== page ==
Carol Hildebrand

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This two-part blog series offers strategies to ensure VPN performance and safety. Read on for tips on performance and tune in next week to learn about DDoS protection.

Are our business applications performing well for employees? Is VPN gateway capacity sufficient for our remote workers? While the questions are familiar, they take on unprecedented urgency when asked within the context of the current COVID-19 pandemic.

Companies have implemented unprecedented global work/learn-from-home policies, making VPN gateways a critical business lifeline. After all, employees that cannot access key business applications cannot do their jobs. But this crucial link is also vulnerable to performance issues driven by high user demand. Today, building a robust VPN support strategy needs to go well beyond adding VPN capacity and internet link bandwidth to alleviate degradations to performance and access. Rather, IT teams must be able to quickly analyze resource consumption, prioritize essential services, and rapidly solve performance issues. Here’s what NETSCOUT recommends:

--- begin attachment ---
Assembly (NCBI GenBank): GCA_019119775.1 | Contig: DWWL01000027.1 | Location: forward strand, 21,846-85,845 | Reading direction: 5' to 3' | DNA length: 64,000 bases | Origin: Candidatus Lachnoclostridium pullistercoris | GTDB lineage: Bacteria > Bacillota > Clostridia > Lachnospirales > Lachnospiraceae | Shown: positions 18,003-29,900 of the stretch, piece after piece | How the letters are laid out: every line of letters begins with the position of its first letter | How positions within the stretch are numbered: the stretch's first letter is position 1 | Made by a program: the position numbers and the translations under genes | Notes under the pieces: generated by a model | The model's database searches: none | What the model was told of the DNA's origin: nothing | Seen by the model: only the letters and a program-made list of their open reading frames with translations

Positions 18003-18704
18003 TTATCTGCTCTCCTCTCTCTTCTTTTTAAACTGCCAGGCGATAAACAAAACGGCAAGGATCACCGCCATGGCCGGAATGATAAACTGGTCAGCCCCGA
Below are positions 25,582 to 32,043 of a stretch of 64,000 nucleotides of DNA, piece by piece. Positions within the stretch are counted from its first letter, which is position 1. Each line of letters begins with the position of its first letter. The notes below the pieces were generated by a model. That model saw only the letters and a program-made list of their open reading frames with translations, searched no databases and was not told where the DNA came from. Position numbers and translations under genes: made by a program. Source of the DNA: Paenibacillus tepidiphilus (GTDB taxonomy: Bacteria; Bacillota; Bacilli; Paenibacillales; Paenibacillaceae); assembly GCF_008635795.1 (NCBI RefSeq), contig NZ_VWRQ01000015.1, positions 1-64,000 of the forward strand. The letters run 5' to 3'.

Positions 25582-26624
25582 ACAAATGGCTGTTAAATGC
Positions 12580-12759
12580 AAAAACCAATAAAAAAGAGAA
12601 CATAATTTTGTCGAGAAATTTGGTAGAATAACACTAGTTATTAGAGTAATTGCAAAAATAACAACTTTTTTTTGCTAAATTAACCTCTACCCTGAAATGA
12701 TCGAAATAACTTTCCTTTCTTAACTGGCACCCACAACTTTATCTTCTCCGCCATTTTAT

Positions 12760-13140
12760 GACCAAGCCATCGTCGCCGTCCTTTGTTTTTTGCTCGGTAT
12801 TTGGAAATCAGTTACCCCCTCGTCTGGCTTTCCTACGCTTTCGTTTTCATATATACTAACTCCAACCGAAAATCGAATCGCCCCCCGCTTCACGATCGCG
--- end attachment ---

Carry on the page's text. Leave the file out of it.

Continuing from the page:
1. Institute bandwidth and throughput quotas. IT should institute policies to manage remote access, starting with sensible quotas on per-session bandwidth and throughput. As part of this, make sure that termination capacity, bandwidth, and throughput can scale according to demand.
  2. Communicate and enforce acceptable use polices. IT can help manage overburdened VPNs by making it very clear to remote workers which systems require VPN access and which do not. Many office productivity applications, for example, don’t need VPNs. And non-business applications, such as online gaming and streaming video platforms like Netflix, are definitely verboten. Split-tunnel VPNs, which direct all internet traffic through local home networks, can be effective alternatives.
  3. Use the right access controls. Make sure you have implemented the access controls specific to your VPN concentrator. For example, a generic SSL/TLS-based VPN concentrator will have different network polices than an IPSEC-based remote-access VPN concentrator.
  4. Regionalize remote-access infrastructure. For companies with geographically dispersed employee pockets, regionalized remote access network infrastructure can help distribute internet access and intranet network loads related to remote access, while at the same time ensuring increased resilience to attack or other potential service interruptions.
  5. Use network traffic for analytics. Packet-level network visibility tools such as NETSCOUT InfiniStream/vSTREAM products implemented within the public-facing network infrastructure provide holistic as well as granular data that helps teams accurately diagnose issues and better allocate bandwidth or build specific services to alleviate problems.

You can find more details on these recommendations in the Availability in the Time of COVID-19  blog or by registering for our upcoming webinar on VPN visibility.

Hildebrand is a senior strategic marketing writer at NETSCOUT.

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